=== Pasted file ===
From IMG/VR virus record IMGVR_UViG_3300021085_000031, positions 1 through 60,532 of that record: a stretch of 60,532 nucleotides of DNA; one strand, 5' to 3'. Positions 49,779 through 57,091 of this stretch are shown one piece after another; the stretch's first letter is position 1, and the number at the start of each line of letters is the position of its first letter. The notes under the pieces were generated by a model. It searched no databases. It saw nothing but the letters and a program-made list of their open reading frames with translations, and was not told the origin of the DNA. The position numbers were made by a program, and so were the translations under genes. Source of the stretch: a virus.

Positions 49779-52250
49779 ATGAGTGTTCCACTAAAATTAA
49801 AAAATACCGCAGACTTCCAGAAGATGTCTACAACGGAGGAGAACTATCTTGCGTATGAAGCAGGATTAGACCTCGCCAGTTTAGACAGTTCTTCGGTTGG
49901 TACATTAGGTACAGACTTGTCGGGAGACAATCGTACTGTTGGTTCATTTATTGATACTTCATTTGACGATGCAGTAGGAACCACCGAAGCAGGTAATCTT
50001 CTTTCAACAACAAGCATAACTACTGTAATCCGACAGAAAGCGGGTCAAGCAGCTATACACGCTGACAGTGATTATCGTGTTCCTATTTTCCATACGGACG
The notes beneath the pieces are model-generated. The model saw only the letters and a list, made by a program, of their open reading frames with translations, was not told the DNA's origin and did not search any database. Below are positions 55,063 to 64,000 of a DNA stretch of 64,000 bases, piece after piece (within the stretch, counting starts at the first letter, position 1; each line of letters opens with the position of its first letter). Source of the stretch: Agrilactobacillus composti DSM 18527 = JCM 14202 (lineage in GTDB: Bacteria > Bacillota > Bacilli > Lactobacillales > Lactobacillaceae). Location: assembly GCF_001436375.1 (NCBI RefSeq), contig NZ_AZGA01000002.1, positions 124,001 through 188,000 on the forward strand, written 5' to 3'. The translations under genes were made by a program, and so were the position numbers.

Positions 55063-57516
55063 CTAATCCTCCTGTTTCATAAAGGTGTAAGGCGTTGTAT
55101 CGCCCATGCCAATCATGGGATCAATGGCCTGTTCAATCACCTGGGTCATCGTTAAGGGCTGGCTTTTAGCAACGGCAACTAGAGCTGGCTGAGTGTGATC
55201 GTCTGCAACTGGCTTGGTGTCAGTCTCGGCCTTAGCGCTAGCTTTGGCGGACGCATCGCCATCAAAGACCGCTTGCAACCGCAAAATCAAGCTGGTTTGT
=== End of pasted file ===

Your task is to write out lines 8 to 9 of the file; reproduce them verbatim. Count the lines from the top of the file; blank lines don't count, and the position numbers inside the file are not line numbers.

Positions 55063-57516
55063 CTAATCCTCCTGTTTCATAAAGGTGTAAGGCGTTGTAT